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Developing game plan for big meal

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riotouspink Apr 4, 2011 08:48 PM

Hello! I am making food for a surprise party. I originally agreed on serving food for a reasonable number of people (like 15) and this has kind of spun out of control and now I am feeding about 27-30 people (invite has been live about 3 days and I have 19 RSVPs).

I am 25 and a novice home cook. I am pretty good...amazingly good for someone my age when my peers still rely on frozen food from Trader Joe's, but I'm incredibly nervous and still very inexperienced. Here is what I am thinking of doing. I need a lot of tips and feedback. Also, some questions are posted below.

Day Before:

1. Make Ina Garten's Fried Onion Dip (store in fridge overnight)
2. Make Ina Garten's Herb Dip (store in fridge overnight)
Oven roast pork shoulder/Shred. Questions: If I buy a 17 lb pork shoulder at costco, is that enough to feed 27-30 people. It is boneless, so could I cut it up to cook it? I made pulled pork a few weeks ago (on bone, 5 lbs) and it took 6 hours to cook. Refrigerate overnight.
3. Bake 1 red velvet cake (11 x 13 pan). Frost, cut, flash freeze so frosting firms up, stack up in tupperware containers in freezer overnight. At party, unstack cake and let set at room temperature.

Day of party:

1. Bake second red velvet cake. I need to travel about an hour to the party (accounting for traffic), so I want to frost at the site. Questions: If I do a crumb layer and then freeze for a few minutes before doing the second frosting, should that be okay? My mother says it is impossible to frost a cake several hours after baking (she says you must do it just after cooling).
2. Mix cole slaw.
3. Make baked beans (not from scratch, but from canned beans so I can do it all in one day)
4. Make mac & cheese. Question: Should I half-bake it at home and then finish it off on site (again, I will travel about an hour in traffic)? Or should I bake it entirely at home and keep in warm oven at site before party starts?

At party:

1. Defrost cake no. 1.
2. Keep warm mac & cheese (see above).
3. Place pulled pork in slow cooker to warm up (do I need to conserve some pan juices for this? Or just pour in BBQ sauce?)
4. Frost cake no. 2.
5. Warm baked beans in low oven.

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  1. corneygirl RE: riotouspink Apr 4, 2011 09:18 PM

    I'm not sure on your freezer space, but I would make as much ahead of time and freeze. I would make the pork a week ahead of time and freeze that, and you could make the cakes earlier too. Do you have help at all? And how much space/what equipment do you have at the party site? Make sure you have enough oven space for everything. You could keep the pork in an electric roaster and beans would do just fine in a crock pot. I know there are other, more expert voices around that will certainly have more advice. Good luck and have fun!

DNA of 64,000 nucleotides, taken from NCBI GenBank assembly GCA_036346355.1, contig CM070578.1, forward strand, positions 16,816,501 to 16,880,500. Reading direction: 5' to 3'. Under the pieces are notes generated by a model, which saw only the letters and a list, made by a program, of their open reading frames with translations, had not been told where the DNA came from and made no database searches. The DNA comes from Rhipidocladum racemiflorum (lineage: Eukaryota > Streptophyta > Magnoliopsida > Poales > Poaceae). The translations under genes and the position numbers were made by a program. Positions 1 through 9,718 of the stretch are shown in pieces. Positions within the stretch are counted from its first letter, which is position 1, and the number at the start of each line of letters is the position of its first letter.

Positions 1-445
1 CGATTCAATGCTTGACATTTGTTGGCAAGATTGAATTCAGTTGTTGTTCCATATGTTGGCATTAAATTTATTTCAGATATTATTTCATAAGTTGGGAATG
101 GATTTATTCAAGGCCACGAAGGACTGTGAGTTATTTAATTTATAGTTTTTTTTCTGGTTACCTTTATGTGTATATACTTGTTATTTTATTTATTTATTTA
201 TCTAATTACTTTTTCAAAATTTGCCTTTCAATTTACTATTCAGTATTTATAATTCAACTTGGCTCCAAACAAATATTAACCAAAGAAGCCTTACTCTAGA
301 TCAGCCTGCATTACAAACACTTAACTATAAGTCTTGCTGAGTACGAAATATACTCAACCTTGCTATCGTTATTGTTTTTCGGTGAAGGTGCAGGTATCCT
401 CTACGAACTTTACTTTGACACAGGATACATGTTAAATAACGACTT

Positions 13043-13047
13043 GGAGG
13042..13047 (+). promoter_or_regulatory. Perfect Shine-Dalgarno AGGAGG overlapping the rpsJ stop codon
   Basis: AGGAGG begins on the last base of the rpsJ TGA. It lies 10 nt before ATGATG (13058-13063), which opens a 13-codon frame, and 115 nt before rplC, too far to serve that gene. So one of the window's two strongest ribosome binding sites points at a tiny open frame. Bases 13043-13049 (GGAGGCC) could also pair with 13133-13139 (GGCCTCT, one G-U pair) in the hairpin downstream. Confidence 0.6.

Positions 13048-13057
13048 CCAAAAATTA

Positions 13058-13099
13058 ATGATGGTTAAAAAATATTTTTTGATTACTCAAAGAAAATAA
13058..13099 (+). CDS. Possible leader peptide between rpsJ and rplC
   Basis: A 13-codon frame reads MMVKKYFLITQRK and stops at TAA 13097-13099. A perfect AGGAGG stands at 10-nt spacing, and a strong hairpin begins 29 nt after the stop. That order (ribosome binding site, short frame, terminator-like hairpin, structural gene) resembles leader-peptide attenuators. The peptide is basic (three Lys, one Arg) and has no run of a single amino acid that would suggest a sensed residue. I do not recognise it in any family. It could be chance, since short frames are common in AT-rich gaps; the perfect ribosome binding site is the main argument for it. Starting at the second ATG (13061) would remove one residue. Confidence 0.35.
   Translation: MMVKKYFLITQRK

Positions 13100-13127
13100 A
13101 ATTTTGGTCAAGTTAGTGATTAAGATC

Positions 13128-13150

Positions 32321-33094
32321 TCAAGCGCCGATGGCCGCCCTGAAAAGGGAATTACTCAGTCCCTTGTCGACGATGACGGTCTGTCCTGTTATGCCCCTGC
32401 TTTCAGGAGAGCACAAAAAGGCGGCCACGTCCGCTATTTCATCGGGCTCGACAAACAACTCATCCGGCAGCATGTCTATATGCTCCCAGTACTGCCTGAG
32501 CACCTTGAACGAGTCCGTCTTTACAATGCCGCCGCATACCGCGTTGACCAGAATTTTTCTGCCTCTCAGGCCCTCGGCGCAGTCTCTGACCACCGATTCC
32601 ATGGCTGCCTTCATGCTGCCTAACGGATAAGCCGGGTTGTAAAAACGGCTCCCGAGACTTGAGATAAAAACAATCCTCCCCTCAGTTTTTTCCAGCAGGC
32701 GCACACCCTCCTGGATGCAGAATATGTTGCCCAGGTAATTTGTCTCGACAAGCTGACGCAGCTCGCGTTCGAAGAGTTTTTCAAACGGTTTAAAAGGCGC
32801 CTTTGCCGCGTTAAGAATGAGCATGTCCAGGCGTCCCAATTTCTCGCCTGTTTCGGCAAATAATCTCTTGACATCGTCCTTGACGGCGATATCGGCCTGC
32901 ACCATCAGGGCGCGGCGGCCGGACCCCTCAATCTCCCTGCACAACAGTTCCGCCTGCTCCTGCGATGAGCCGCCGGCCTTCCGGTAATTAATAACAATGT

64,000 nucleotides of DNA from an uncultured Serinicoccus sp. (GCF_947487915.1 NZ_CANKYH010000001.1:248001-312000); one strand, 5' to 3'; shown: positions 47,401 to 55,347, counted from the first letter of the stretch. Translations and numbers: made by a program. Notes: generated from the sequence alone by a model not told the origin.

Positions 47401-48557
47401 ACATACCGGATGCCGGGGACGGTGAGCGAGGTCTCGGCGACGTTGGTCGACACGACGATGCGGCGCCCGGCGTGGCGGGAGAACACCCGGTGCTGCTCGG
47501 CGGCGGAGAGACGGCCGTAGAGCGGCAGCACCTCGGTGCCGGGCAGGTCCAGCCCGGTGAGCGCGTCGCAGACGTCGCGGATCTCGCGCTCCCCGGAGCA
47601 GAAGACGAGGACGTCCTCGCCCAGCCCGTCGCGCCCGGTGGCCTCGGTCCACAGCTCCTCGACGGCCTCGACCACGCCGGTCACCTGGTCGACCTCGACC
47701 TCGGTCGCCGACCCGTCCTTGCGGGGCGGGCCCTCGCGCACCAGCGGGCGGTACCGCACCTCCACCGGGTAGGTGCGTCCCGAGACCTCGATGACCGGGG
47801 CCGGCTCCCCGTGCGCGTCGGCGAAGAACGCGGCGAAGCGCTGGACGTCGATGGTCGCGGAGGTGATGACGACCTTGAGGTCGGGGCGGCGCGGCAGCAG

1. m
      MellieMag RE: riotouspink Apr 5, 2011 12:23 AM

      If I was doing the pork, I would want to let it simmer in the bbq sauce for a while. I usually make bbq beef instead of pork(did over 40 lbs. for a family reunion) and I like for the meat to cook in the sauce, as my son was known to say "he wanted it to suffer for a little while".With that we have baked beans( I would start with Van Camp's pork ' n beans, add onion, dark brown sugar,molasses,whatever you like because I think those Bush's baked beans are terrible.) Since you have an oven, you could put the pork and sauce in the oven(covered) to warm when you do the baked beans. I would personally have tater salad and cole slaw with this meal,both foods that can be made ahead.
      It sounds like you've got things really well organized. You'll do fine with whatever you decide to do. Frosting the cake at the site is such a good idea. I went through several years of being a room mother and trying to decorate the cupcakes for school parties and not have maimed frosting. Then,when we were doing Girl Scouts, the other leader brought the cupcakes and pulled out a can of frosting and frosted the cupcakes there. I stood there wondering how much longer it would have taken me to figure that out.Sometimes the obvious eludes me. Good luck and have fun!

      1. j
        jenhen2 RE: riotouspink Apr 5, 2011 03:11 AM

        You can totally do this and sounds like you already have an excellent plan in place! I'm not sure how much time you'll have, but I agree with previous posters that the earlier you start the better off you'll be. I would do the meat up to 3 days in advance and think you're about right on amount. I would also do things like shred cabbage for slaw a few days before, too. If I were you, I would make both cakes at the same time so you only have to mix batter once. Freeze the cakes wrapped in plastic and foil, and then they can defrost on your car ride and you can frost on site. I would assemble the mac and cheese in advance (even the day before) and then fully bake it once you get there. I don't think it would work to half bake because the outside will get double cooked and the inside not at all, know what I mean? But hopefully you'll have time to cook it all there. I agree with the crock pot for beans, too, which doesn't take up valuable oven space. Good luck and knock em dead. It sounds like you have a great strategy. Have fun with it!